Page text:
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  • Gabriel followed, ignoring the rows of delicate glassware, Bunsen burners, machines, and other science toys that employed the two dozen immortal scientists.
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  • New machines were implemented in preparation for a rapid expansion of the brand.
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  • Then flying at 50 feet he attacked an aerodrome where approximately 19 machines were either landing or attempting to take off.
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  • In an age enamored of machines, life becomes amoral, without moral bearings, devoid of moral categories.
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  • There are vast amounts of slot machines for you to try you luck.
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  • An amusement permit applied where there was a mixture of amusement permit applied where there was a mixture of amusement and gaming machines or purely gaming machines.
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  • Specifically the set of information-processing machines were designed to solve problems faced by our hunter-gatherer ancestors.
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  • It is manufactured for Davey, Paxman and Co., and each plate is carefully annealed after having passed through the various machines.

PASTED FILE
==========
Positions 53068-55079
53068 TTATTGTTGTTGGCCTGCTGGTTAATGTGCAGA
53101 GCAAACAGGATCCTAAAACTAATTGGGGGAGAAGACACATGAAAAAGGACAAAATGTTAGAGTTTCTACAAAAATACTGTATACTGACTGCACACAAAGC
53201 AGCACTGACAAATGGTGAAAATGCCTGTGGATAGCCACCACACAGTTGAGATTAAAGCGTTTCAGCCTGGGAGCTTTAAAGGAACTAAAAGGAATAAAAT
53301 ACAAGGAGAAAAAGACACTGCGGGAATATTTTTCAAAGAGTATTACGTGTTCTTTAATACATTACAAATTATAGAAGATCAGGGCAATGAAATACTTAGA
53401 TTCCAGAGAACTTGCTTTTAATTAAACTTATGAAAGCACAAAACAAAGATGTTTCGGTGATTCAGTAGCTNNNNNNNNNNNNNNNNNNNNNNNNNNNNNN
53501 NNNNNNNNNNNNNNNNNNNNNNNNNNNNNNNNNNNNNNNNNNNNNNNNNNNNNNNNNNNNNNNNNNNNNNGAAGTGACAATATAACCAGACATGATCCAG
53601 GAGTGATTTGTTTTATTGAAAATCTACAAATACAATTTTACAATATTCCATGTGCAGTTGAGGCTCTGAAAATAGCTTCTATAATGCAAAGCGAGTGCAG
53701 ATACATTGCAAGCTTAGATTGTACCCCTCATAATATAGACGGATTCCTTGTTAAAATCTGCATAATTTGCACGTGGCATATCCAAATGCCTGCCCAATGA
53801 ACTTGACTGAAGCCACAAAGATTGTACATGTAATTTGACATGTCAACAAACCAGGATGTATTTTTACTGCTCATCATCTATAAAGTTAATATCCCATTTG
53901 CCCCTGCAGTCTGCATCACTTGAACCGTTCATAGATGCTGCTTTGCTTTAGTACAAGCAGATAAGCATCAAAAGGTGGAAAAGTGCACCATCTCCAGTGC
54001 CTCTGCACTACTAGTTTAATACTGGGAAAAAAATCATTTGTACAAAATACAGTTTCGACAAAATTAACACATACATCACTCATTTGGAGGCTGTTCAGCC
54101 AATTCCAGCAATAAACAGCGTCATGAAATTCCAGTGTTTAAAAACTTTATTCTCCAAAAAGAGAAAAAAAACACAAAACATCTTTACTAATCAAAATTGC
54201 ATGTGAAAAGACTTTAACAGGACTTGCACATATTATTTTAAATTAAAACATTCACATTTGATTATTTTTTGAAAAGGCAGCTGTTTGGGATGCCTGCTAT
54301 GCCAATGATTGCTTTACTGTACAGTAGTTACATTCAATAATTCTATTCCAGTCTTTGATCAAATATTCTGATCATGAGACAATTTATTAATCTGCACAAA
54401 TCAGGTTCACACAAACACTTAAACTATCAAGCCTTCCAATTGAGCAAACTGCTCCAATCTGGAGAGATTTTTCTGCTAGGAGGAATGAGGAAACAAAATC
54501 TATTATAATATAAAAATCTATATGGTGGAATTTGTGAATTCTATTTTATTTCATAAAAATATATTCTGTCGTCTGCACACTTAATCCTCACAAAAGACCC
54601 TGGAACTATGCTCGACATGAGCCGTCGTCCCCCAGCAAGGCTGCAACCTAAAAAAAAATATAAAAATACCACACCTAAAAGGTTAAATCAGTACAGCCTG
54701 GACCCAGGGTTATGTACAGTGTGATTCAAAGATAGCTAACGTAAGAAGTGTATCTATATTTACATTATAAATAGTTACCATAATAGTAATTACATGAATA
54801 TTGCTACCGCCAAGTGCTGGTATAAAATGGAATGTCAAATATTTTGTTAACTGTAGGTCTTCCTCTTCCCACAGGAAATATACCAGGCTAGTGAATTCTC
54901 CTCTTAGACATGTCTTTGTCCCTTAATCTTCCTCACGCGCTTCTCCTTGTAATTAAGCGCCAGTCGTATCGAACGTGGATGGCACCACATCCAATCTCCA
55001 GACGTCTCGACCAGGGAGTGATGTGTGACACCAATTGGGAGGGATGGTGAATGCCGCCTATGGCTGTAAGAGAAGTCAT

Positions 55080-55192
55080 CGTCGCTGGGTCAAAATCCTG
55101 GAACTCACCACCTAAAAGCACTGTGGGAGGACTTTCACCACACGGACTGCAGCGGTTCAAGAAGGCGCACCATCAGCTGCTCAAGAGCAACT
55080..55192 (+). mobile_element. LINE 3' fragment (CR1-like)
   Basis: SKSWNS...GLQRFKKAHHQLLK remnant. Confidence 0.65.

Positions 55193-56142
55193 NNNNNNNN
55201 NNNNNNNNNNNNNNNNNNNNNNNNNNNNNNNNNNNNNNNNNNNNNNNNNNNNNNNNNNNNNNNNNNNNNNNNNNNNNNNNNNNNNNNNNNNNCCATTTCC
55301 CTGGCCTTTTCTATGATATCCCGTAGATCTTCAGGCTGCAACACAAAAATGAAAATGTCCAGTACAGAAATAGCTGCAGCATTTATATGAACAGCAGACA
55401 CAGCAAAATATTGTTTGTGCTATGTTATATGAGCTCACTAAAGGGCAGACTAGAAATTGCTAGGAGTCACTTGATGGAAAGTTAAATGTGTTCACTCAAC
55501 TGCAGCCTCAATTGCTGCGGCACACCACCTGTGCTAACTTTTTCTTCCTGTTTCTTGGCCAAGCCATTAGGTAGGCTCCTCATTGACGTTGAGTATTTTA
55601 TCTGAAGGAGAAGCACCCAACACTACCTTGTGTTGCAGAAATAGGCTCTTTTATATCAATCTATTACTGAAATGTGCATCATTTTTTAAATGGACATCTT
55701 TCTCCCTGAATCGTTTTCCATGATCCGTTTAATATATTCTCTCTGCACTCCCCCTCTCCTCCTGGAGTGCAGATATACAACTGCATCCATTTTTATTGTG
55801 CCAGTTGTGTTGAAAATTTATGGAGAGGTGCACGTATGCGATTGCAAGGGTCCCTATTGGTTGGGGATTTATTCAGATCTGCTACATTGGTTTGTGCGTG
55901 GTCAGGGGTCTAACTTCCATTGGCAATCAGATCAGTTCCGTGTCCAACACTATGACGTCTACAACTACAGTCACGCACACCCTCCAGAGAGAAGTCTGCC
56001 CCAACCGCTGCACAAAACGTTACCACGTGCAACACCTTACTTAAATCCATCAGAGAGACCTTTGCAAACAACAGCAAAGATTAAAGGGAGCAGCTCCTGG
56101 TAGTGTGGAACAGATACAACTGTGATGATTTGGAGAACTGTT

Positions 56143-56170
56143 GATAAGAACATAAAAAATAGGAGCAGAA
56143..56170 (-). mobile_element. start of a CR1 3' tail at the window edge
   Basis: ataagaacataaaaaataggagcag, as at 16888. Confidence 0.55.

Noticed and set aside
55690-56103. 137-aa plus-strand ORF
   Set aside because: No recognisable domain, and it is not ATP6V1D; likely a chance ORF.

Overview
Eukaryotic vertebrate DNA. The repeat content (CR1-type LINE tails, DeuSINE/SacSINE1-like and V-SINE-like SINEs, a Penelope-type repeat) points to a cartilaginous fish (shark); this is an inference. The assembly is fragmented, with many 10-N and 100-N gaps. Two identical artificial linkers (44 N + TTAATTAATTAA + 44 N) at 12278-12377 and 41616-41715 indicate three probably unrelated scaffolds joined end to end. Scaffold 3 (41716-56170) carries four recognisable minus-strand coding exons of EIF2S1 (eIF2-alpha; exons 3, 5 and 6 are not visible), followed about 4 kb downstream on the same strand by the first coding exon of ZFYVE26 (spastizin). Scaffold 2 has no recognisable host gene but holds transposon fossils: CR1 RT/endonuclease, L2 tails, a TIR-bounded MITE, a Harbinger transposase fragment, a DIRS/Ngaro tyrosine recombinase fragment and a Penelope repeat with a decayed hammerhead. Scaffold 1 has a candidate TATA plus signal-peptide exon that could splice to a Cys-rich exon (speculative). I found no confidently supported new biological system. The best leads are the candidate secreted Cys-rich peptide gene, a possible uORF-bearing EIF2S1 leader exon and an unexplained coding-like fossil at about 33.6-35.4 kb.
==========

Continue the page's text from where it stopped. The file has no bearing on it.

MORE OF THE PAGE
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  • It is equally applicable in an environment where there are no machines or process, just people carrying out assembly tasks or warehousing.
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  • All amusement arcades need a license to enable the public to play on fruit machines where a cash prize can be won.
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  • Products, ordering info etc... also assorted documentation for Acorn machines.
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  • Professional tattoo machines, supplies, inks, needles and accessories supplied including, autoclaves and ultrasonics for equipment cleaning and sterilization.
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  • The fact that it used to stand for Advanced RISC Machines is now relegated to the ' History ' section of a corporate backgrounder.
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  • When softened by whale oil, it can be woven on machines to make coal sacks, horse bags and carpet backing.
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  • A welsh beacon for grouse Clean machines Game, set and point What does the NGO do for you?
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  • And their machines beep when they shift into backward gear.
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  • Some machines have an instrument binnacle mounted on the fuel tank with the filler cap or caps offset to one or both sides.
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  • Add slot machines ergonomically designed bluebird top prize at.
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  • Ellen's in the wheel winding room where they wind the silk onto the small flat bobbins that fit into the lace machines.
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  • These machines are highly articulate and can be fitted with a variety of bucket sizes and other accessories such as a concrete breaker.
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  • The walkers are big, unwieldy brutes and you do get a feeling for the sheer weight and power these machines throw about.
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  • Most fog machines come with some type of remote control either in the form of a simple single push button on the budget machines.